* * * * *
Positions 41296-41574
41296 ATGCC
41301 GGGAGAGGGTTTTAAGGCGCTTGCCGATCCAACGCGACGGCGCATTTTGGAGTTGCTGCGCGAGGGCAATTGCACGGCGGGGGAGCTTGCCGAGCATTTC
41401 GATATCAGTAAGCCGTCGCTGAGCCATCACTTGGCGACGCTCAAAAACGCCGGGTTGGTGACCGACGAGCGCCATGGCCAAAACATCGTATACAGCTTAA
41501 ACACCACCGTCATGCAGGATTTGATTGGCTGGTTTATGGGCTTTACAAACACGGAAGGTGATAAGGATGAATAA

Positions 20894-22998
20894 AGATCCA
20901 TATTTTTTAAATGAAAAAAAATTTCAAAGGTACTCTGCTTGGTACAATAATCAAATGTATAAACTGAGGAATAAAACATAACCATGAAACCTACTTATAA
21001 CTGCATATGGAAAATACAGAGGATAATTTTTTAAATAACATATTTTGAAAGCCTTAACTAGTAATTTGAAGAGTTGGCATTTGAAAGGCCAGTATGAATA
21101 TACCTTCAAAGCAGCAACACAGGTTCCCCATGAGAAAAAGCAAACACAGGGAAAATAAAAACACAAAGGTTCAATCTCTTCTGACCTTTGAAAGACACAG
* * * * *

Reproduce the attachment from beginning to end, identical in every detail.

Positions 41296-41574
41296 ATGCC
41301 GGGAGAGGGTTTTAAGGCGCTTGCCGATCCAACGCGACGGCGCATTTTGGAGTTGCTGCGCGAGGGCAATTGCACGGCGGGGGAGCTTGCCGAGCATTTC
41401 GATATCAGTAAGCCGTCGCTGAGCCATCACTTGGCGACGCTCAAAAACGCCGGGTTGGTGACCGACGAGCGCCATGGCCAAAACATCGTATACAGCTTAA
41501 ACACCACCGTCATGCAGGATTTGATTGGCTGGTTTATGGGCTTTACAAACACGGAAGGTGATAAGGATGAATAA

Positions 20894-22998
20894 AGATCCA
20901 TATTTTTTAAATGAAAAAAAATTTCAAAGGTACTCTGCTTGGTACAATAATCAAATGTATAAACTGAGGAATAAAACATAACCATGAAACCTACTTATAA
21001 CTGCATATGGAAAATACAGAGGATAATTTTTTAAATAACATATTTTGAAAGCCTTAACTAGTAATTTGAAGAGTTGGCATTTGAAAGGCCAGTATGAATA
21101 TACCTTCAAAGCAGCAACACAGGTTCCCCATGAGAAAAAGCAAACACAGGGAAAATAAAAACACAAAGGTTCAATCTCTTCTGACCTTTGAAAGACACAG